Cruz responded with a counteroffer, offering to make Trump his running mate. If Trump is right about him being ineligible for the presidency, Cruz told the billionaire, “you can get the top job at the end of the day."

 

Cruz seemed to outwit Trump in the citizenship exchange, though the billionaire delivered a solemn counterpunch later when the senator sought to tie him to the liberal politics of New York City.

Pressed to explain what he meant when he said Tuesday that Trump "embodies New York Values," Cruz ultimately described them as "socially liberal, pro-abortion or pro-gay marriage focused around money and the media." Cruz then referenced an interview Trump gave a few years ago in which he justified positions that are "very, very different from the views he’s describing now" by chalking them up to his residence in the solidly Democratic Empire State. 

“Not a lot of conservatives come out of Manhattan. I’m just saying," Cruz concluded, riffing off a similar line from Trump that few evangelicals hail from Cuba, where Cruz's dad is from.

Trump countered Cruz's explanation of New York values by extensively invoking the 9/11 terrorist attacks and their aftermath, recalling the "smell of death" that he experienced firsthand. What Cruz said about New York was a "very insulting statement," Trump concluded.

"I don't think anybody should be attacking 20 million people, especially after the job they did" recovering from the attacks, Trump told reporters after the debate.

Cruz aides told reporters that Trump's invocation of 9/11 was a effort to obfuscate Cruz's argument that New York values are not exactly the most conservative. "I think many viewers knew exactly what Cruz was talking about," Cruz spokesman Catherine Frazier said.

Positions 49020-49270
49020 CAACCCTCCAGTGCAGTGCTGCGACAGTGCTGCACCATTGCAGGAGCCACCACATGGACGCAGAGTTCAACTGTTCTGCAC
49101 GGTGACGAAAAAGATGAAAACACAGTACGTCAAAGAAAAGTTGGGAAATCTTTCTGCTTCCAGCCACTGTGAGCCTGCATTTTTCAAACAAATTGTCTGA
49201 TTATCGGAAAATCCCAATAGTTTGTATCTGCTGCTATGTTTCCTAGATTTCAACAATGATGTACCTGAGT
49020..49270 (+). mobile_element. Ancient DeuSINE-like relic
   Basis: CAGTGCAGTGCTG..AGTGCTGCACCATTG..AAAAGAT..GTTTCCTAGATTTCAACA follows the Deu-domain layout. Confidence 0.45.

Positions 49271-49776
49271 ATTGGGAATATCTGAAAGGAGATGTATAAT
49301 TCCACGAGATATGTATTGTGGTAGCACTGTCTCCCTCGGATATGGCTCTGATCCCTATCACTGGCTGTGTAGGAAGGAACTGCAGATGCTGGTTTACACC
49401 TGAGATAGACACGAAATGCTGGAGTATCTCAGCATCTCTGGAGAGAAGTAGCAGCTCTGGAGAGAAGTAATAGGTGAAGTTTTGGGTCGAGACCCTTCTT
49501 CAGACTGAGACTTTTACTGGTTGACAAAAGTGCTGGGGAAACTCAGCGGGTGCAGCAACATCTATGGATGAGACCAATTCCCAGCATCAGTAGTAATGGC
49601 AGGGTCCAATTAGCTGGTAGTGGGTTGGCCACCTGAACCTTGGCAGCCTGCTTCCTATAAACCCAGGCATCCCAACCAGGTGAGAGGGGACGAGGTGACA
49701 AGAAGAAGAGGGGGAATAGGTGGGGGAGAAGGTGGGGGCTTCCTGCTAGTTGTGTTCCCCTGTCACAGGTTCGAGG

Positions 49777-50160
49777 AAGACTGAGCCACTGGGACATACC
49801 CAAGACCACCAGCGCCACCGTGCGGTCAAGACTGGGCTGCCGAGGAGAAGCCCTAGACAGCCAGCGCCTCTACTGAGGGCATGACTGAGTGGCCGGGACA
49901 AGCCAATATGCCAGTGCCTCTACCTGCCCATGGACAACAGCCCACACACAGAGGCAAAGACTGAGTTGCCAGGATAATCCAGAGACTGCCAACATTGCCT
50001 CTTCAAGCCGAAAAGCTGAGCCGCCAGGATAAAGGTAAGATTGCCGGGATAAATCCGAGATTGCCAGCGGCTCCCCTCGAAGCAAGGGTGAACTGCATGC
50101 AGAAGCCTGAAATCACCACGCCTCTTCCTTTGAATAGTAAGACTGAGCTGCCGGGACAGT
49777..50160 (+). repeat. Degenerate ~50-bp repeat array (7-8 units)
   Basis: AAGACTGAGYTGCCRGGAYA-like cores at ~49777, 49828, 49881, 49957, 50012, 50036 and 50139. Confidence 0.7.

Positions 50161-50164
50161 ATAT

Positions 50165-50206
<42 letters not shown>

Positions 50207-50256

Earlier in the debate, Cruz was asked about another controversy that has cropped up since the previous debate: a report from the New York Times on Wednesday that he did not properly disclose a loan during the 2012 U.S. Senate race. Cruz quickly turned the question on Democratic frontrunner Hillary Clinton, contrasting his financial situation at the time with her well-documented wealth. 

“Unlike Hillary Clinton, I don’t have masses of money in the bank, hundreds of millions of dollars," Cruz replied, recalling the uphill battle he faced against the well-heeled David Dewhurst, then lieutenant governor. 

Cruz eventually admitted he made a "paperwork error," revealing the loan on one form but not on another. But he did not stay on defense for too long, concluding his answer by taunting the newspaper loathed by conservatives.

“If that’s the best hit The New York Times has got, they better go back to the well," Cruz said to loud applause. 

As the debate ended, things also got testy between Cruz and Senate colleague Marco Rubio of Florida, who accused the Texan of wavering on a range of issues from immigration to ethanol. "That is not consistent conservatism, that is political calculation," Rubio concluded.

Cruz, demanding a chance to respond to as many as "11 attacks" from Rubio, dismissed most of them as desperate. "I appreciate you dumping your oppo research folder on the debate stage," Cruz ultimately told Rubio, who shot back, "No, it's your record."

After the debate, Cruz aides called Rubio's barrage of allegations a desperate move. Somewhere in there, Cruz spokesman Rick Tyler said, Rubio "took the last breath of his campaign."